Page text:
• Understand and use language forms, meanings, and cueing systems

• Learn academic and social language and vocabulary

• Develop flexible comprehension strategies

• Recognize and build on students’ language and literacy skills and general, cultural, and content knowledge while avoiding oversimplification

• Promote frequent reading to, with, and by students

• Respond to student development and interests in text selections

• Scaffold tasks and texts to build understanding of language forms, meanings, and cueing systems

• Build metalinguistic awareness

• Teach needed language and vocabulary

• Model and teach comprehension strategies

Principle 2: Interaction

Second language acquisition requires interaction. Learners develop greater language proficiency through interaction with other people for authentic purposes when they communicate to meet personal, social, academic goals and needs in a sociocultural reality.

• Use literacy skills to communicate ideas

• Connect texts to self, others, and the world

• Use informal and formal opportunities to read and write

• Read from the writer’s perspective and write from the reader’s perspective

• Understand and use the writing process

• Attend to audience, purpose, voice, organization, idea development, fluency, word choice, and mechanics in writing

• Scaffold frequent reading and writing in various genres to communicate ideas

• Engage students in discussing texts and the reading and writing processes

• Promote and articulate connections to texts

• Develop students’ attention to audience, purpose, voice, organization, idea development, fluency, word choice, and mechanics in writing

• Involve parents in reading and writing to and with their child in their language(s)

Note. Adapted with permission from Teemant, A., Graham, C. R., & Pinnegar, S. (2003). Developing second language literacy: Instructional guide (p. 5:17). Provo, UT: Brigham Young University.

Concept 2: Pattern

Much of the actual process of oral language acquisition occurs intuitively and below the learner’s level of conscious control. Conversational English develops rather rapidly in SL learners and largely as a result of direct and multiple interactions with peers and teachers in rich social contexts (Cummins, 2000). 

On the other hand, awareness of language as a code is at the very core of literacy development. Few people learn to read and write without explicit instruction in the nature of the code. Fluent reading and writing require simultaneous use of phonemic awareness, knowledge of sound-symbol relationships, vocabulary, morphology, syntax, cultural understanding, and relevant world knowledge. These sub-skills, as well as the ability to organize, coordinate, and understand audience and purpose, develop over time with explicit instruction.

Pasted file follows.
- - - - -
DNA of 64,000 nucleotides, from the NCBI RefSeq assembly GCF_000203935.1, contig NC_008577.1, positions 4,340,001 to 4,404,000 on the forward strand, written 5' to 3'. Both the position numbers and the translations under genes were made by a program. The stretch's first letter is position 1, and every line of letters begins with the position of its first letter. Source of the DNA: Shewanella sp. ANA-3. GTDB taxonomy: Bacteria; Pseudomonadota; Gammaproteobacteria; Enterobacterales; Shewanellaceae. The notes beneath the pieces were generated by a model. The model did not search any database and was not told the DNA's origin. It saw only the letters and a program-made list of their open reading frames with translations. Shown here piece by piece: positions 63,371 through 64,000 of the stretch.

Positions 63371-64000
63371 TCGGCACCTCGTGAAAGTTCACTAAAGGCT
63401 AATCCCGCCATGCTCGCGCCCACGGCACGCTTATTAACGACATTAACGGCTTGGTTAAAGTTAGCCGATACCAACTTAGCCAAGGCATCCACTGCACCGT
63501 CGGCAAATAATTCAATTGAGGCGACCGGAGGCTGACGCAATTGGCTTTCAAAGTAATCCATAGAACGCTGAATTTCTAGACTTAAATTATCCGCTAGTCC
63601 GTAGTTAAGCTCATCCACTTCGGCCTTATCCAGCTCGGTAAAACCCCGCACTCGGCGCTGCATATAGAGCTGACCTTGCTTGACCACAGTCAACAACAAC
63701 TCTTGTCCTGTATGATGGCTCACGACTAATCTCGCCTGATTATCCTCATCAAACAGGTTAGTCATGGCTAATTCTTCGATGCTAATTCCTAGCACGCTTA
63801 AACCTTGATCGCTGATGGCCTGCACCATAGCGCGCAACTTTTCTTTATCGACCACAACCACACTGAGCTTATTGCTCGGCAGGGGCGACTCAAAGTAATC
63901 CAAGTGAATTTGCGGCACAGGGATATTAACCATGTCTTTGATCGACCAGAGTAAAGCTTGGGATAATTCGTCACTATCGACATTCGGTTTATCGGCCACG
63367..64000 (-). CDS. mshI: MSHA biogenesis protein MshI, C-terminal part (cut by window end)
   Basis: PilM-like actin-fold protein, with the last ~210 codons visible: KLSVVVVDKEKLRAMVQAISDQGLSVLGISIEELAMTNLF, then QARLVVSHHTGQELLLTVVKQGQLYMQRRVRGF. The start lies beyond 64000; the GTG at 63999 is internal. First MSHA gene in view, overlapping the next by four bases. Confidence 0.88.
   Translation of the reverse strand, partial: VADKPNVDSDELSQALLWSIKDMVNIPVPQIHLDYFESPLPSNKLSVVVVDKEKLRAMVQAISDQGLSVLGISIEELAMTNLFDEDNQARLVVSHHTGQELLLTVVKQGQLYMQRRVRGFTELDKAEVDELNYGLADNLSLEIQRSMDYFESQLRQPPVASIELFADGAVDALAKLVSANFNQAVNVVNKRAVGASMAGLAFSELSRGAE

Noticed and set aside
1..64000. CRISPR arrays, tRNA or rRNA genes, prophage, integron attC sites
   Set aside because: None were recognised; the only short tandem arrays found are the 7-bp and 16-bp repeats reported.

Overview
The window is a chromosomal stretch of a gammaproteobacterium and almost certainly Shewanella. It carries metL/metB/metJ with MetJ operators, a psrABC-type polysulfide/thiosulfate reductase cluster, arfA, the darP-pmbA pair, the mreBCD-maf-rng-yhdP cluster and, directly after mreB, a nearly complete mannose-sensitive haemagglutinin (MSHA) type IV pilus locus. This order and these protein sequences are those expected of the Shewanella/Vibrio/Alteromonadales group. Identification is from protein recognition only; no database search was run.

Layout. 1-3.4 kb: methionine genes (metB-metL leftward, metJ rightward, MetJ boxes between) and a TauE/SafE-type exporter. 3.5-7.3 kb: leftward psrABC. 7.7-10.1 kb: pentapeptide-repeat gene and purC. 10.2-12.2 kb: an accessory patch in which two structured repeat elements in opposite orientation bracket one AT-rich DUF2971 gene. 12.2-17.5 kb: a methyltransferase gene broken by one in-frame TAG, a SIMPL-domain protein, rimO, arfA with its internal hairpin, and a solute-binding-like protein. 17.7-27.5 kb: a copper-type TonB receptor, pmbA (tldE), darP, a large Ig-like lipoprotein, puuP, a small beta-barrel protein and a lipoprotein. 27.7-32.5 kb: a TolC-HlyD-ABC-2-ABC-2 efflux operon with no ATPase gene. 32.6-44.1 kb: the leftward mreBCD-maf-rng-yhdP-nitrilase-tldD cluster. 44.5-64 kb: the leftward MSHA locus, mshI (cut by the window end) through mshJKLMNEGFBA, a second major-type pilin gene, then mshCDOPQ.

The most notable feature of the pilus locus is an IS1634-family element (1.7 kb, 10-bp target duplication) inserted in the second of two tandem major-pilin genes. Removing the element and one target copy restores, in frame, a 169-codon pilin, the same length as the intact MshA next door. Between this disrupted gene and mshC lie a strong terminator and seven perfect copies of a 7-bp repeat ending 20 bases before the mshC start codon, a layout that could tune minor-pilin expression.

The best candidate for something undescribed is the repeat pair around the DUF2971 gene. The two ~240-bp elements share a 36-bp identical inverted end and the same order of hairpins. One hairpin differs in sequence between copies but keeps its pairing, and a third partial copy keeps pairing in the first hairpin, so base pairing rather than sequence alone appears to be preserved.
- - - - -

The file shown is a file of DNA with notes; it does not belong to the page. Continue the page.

The concept of pattern asks mainstream teachers across all grade levels to understand the general path to literacy and how that path may vary for SL learners. Pattern is defined by two principles: 1) Stages of Development and 2) Errors and Feedback. Table 2 defines these principles and describes examples of student work and teacher work in furthering literacy development.

Principle 1: Stages of Development

In practical terms for the content-area teacher, there are two major stages of reading development: learning to read and reading to learn. For SL learners, the learning-to-read stage begins when the student starts developing skills and notions of print in a second language. The shift to the reading-to- learn stage occurs when pre-reading efforts in schema building and vocabulary development position learners to comprehend the particular text chosen for them. The ultimate developmental goal is to support SL readers and writers in becoming active, flexible, selective, cognitively complex, and self-monitoring as well as capable of making critical judgments about what they read and write.

For SL learners, their work varies greatly depending on the native language and SL skills they already possess. Generally, they will need to develop phonemic awareness in the new language, increase vocabulary size, comprehend and produce increasingly complex texts in multiple genres, and transfer whatever native language literacy skills they have to the task of becoming a strategic and critical reader and writer of the new language. Students will accomplish these tasks if teachers have explicitly planned for and expected students to participate in a variety of language and literacy tasks.

Teacher work in promoting literacy development is to attend more carefully to selection of texts and to provide strategic support for text comprehension. To do this effectively, teachers must assess the cognitive, social, affective, and linguistic factors that may influence students’ paths of development. For example bilingual students may be fully literate, orally fluent, or only receptively fluent in their native language; nevertheless, they approach English literacy with two language systems in their minds. Both language systems are activated each time they read or write. Students may have unpredictable gaps in their knowledge of vocabulary, culture, or the world across those languages. Second, a bilingual student may begin the stage of learning to read English as a preschooler, as a seventh- grader, or as an adult, which is not typical of our monolingual students. So the bilingual’s timetable for English literacy development may be different when compared to what a teacher expects a monolingual to know and do at particular ages or grades.